Politics

FACT-CHECK: Matt Flynn's claims that Foxconn is under investigation in China for fraud fall short

Ever since Gov. Scott Walker signed a $3 billion agreement with Taiwan-based Foxconn, the world’s largest contract electronics manufacturer, the deal has been an object of controversy in Wisconsin politics. The complaints from Democratic gubernatorial candidates have ranged from the size of the deal to the cost per new job to the environmental impact of the plant. Matt Flynn, one of the candidates, claimed that Foxconn "is under investigation in mainland China for securities fraud, environmental fraud and labor fraud."

Tyranny in Twenty Lessons: Timothy Snyder on the Rise of Trump

Eight days after Donald Trump was elected president, Yale history professor Timothy Snyder posted an ominous warning on Facebook. “Americans are no wiser than the Europeans who saw democracy yield to fascism, Nazism, or communism,” he began. “Our one advantage is that we might learn from their experience. Now is a good time to do so. Here are twenty lessons from the twentieth century, adapted to the circumstances of today.”

Shaping Saddam: How the Media Mythologized A Monster — Honorable Mention

This essay first appeared in the Acheson Prize 2018 Issue of the Yale Review of International Studies. "Hussein’s meteoric rise in the American consciousness from generic Middle-Eastern dictator to omnipotent threat was enabled and fueled by the intersection of three critical factors: the idiosyncratic biases (and failures) of the American press, government propaganda, and the intoxicating specter of war."

FACT-CHECK: Wisconsin GOP radio ad takes aim at Democrat Matt Flynn

In a radio ad attacking Democratic gubernatorial candidate Matt Flynn, the Wisconsin Republican Party claims that Flynn "told one child predator to ‘wait and see,’ when he should have turned him in to authorities." Flynn has taken heavy criticism from Gov. Scott Walker and others for his role representing the Milwaukee Archdiocese in priest sexual abuse cases from 1989 to 2004. Flynn is one of eight Democrats in the Aug. 14 primary who hope to face Walker in November. The former priest and Flynn have given differing accounts of what happened. But this much is clear: Describing the former priest in question as a "child predator" is one step (or several) too far.

At the Intersection: The Ongoing Battle Over Water, Oil and Sovereignty

First came the battle cry: “We can’t drink oil!” Then the resounding response: “Keep it in the soil!” Drivers honked their horns. Rush-hour traffic screeched to a halt, as the stoplight went from red to green to yellow and back to red again without a single vehicle moving. At the center of the intersection of College and Chapel streets, in front of TD Bank, a line of defiant protesters stood

Should the United States Implement Democracy in the Muslim World?

In attempting to forcibly impose liberal democracy on Muslim-majority societies, the U.S. is doing more than simply instituting an alternate mode of governance; it is attempting the wholesale transformation of an entire culture’s social and political consciousness. Successfully implementing liberal democracy abroad would require the U.S. military to not merely topple rulers, but to also enforce a revolution in societal values—a process that could span decades, if not centuries. The unworkability and undesirability of such a scenario is evident in its potentially crippling financial costs and troubling imperialistic overtones.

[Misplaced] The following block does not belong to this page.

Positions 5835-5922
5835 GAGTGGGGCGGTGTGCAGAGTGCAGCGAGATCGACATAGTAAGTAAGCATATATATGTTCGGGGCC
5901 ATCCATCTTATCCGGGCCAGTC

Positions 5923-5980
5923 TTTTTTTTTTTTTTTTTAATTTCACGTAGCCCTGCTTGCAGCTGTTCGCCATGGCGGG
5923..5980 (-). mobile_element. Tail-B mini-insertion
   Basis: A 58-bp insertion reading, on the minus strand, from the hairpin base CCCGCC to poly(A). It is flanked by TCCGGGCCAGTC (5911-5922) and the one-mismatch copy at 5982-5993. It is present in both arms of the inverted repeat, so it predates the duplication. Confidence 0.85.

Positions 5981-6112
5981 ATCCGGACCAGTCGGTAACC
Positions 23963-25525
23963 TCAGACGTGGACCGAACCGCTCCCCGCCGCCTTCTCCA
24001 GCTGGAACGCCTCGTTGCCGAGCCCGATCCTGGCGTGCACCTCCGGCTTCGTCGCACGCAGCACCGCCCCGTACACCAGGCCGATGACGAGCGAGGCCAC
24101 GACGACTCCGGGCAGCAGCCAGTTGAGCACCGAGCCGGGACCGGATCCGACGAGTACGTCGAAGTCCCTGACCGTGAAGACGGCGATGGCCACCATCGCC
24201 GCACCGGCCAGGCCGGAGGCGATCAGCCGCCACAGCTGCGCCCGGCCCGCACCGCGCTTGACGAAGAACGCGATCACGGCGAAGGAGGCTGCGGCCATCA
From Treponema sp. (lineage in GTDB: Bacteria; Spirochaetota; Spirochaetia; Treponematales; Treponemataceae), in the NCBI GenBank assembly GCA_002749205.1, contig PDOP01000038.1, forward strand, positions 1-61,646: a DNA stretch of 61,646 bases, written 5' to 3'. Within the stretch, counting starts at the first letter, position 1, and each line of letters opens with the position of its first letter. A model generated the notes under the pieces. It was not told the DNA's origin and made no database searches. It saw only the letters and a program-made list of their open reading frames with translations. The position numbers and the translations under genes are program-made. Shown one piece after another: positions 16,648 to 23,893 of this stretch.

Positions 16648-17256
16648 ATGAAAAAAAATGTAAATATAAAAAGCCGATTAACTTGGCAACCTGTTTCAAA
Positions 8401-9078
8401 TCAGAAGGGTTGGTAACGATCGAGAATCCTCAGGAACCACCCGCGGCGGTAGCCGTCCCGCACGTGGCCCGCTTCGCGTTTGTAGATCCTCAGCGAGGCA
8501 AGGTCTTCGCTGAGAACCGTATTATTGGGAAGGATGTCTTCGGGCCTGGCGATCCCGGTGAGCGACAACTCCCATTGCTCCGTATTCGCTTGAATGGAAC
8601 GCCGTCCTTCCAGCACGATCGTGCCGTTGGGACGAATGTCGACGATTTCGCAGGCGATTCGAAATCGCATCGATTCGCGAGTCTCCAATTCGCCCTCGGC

Rift: The Uyghurs and the Hui

The differential treatment of the Uyghurs and the Hui is linked to this basic logic: the Uyghur have mostly failed to fully assimilate into Chinese culture and thereby represent a potential threat, while the Hui tend to be more politically unengaged and have assimilated into Han culture. As such, they have won unusual tolerance from the Chinese government, which has previously ignored isolated instances of religious fundamentalism amongst the Hui. The Chinese government has attempted to fashion the Hui into exemplars of legitimate Chinese Islamic expression as political counterpoints to the Uyghur separatists. ----------------------Note: This article was cited by University of Chicago professor Robert R. Bianchi in his 2019 book, China and the Islamic World: How the New Silk Road is Transforming Global Politics

Dressed in Blue, in the Red

Grant often thinks of Amherst. Although he had also been admitted to Cornell and Brown, his college decision ultimately came down to a face-off between Amherst and Yale. He recalls Amherst offering him not only more generous financial aid than Yale, but also a higher credit conversion that would have allowed him to graduate far in advance of the 3.5 years he’s spending at Yale. Though the appeal of Yale’s name and its incredible resources eventually sealed his decision, he sometimes regrets not taking Amherst’s financial aid package, some of which he could have pocketed for graduate school. But ultimately, he doesn’t regret coming to Yale. “I’ve met too many good people,” he says with a smile.

Milwaukee residents explore new streetcars at The Hop open house

Karen Gill, 40, has traveled to more than her share of big cities — Portland, Denver, London, Paris, Berlin. Everywhere she's gone, there seem to be streetcars. So she was excited to attend The Hop open house at the streetcar maintenance facility Friday evening, where she saw Milwaukee's new streetcars for the first time. Her assessment: "I want to be a driver for an hour." Then, more seriously: "I'm keeping an open mind."
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